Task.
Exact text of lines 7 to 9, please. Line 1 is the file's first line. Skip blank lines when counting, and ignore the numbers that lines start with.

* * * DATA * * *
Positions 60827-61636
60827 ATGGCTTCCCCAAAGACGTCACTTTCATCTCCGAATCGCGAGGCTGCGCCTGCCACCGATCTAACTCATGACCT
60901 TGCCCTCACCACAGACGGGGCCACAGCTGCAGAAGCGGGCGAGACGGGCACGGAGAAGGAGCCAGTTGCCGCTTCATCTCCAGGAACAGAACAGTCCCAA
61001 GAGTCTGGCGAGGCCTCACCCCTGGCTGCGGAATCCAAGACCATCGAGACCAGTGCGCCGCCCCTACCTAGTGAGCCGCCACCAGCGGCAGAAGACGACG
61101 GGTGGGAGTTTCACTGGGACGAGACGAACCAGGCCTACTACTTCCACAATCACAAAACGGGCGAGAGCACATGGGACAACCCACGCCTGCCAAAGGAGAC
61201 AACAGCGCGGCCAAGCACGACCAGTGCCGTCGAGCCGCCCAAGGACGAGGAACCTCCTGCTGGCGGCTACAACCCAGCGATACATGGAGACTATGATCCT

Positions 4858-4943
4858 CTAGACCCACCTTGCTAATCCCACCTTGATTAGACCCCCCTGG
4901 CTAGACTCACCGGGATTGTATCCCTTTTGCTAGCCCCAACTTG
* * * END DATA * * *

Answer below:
Positions 4858-4943
4858 CTAGACCCACCTTGCTAATCCCACCTTGATTAGACCCCCCTGG
4901 CTAGACTCACCGGGATTGTATCCCTTTTGCTAGCCCCAACTTG